Performing the Progressive Era: Immigration, Urbanism, and Nationalism on Stage, 1890-1920, a forthcoming collection from University of Iowa Press (edited by J. Christopher Westgate and Max Shulman), includes my chapter, “Marching Off-Beat and On Screen: New York’s Reform Movements & Charles Hale Hoyt’s A Milk White Flag.”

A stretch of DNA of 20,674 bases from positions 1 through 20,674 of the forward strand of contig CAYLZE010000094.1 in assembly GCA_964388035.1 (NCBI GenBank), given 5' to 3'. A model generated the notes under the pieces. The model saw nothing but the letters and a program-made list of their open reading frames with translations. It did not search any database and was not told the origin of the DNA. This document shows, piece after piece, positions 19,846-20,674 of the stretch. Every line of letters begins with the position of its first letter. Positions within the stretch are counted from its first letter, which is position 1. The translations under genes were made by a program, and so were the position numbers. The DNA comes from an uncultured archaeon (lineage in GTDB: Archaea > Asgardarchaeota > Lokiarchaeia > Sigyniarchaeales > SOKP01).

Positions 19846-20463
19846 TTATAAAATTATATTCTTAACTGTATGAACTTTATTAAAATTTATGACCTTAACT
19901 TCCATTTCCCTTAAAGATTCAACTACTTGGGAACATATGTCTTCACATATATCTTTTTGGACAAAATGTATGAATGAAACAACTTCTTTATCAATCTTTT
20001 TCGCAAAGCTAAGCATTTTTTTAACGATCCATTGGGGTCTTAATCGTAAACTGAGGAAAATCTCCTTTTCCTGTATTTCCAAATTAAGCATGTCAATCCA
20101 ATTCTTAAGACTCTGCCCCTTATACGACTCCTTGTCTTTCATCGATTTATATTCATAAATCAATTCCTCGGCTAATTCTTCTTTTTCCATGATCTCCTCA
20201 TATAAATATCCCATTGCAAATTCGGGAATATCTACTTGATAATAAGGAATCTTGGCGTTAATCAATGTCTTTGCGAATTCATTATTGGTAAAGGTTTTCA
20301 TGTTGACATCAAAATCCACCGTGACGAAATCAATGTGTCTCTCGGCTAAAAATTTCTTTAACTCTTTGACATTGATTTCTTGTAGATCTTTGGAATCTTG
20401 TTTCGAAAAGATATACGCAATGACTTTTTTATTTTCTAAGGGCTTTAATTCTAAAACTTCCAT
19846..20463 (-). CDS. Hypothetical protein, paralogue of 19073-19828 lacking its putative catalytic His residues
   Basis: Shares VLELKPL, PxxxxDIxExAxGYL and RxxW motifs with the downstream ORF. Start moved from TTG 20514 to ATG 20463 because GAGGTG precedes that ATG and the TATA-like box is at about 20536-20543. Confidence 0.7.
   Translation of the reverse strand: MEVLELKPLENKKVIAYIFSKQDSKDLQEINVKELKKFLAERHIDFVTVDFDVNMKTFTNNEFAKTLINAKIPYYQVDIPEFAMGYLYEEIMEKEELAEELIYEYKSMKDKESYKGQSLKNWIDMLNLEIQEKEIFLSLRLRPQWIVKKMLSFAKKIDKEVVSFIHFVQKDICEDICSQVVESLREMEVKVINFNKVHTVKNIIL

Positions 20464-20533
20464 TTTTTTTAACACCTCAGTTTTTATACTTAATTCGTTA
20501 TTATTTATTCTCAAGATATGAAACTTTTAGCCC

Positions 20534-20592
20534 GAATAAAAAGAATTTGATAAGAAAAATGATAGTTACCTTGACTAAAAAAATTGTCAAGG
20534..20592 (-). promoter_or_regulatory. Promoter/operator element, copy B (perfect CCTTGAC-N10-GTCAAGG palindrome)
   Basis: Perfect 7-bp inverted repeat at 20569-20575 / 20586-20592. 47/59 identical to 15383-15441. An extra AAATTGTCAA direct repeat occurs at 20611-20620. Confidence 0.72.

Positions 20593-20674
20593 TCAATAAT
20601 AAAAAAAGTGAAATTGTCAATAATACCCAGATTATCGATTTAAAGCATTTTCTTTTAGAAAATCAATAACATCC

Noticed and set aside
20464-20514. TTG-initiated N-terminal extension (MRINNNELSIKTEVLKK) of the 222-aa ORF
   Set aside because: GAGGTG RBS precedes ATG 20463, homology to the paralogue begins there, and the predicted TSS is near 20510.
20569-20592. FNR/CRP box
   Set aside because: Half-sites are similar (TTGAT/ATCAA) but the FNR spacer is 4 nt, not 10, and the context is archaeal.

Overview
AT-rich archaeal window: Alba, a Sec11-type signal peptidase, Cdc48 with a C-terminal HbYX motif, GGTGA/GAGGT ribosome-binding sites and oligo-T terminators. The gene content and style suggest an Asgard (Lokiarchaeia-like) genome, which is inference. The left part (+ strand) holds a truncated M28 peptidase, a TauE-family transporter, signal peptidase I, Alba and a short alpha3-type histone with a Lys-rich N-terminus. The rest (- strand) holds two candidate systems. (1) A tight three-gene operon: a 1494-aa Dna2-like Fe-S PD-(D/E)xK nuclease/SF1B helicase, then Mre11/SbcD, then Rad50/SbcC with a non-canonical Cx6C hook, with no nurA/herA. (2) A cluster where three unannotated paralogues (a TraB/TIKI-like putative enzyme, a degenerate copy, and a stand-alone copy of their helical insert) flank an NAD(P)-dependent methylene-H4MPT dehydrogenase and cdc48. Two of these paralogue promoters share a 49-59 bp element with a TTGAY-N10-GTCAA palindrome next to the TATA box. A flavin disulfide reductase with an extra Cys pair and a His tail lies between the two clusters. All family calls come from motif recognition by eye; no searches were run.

“In addition to frequent allusions to gambling, orgies, and infidelity, plentiful innuendos and double entendres, Hoyt constructs the play as a series of elaborate jokes played on the New York City theatre reviewers, social critics, and municipal elites who apparently missed some of Hoyt’s coded allusions to their own streets. One such jab included the play’s setting, the ‘armory’ of the cowardly Ransome Guards, which has more to do with Billy McGlory’s Armory Hall, one of New York City’s most controversial concert saloons, than it does with provincial militias. The Armory Hall was a bawdy theatre just down the street from Hoyt’s Theatre and was the subject of frequent attacks by reformers. While theatre critics assumed that the Armory of A Milk White Flag referred to a location in a rural backwater, Hoyt chose references that built upon a shared language with urban audiences. In celebrating the infamous site of concert saloon culture and placing the Guards who are theoretically the defenders of law and order within, Hoyt invited theatergoers to laugh at the hypocrisy and obliviousness of anti-vice campaigns.”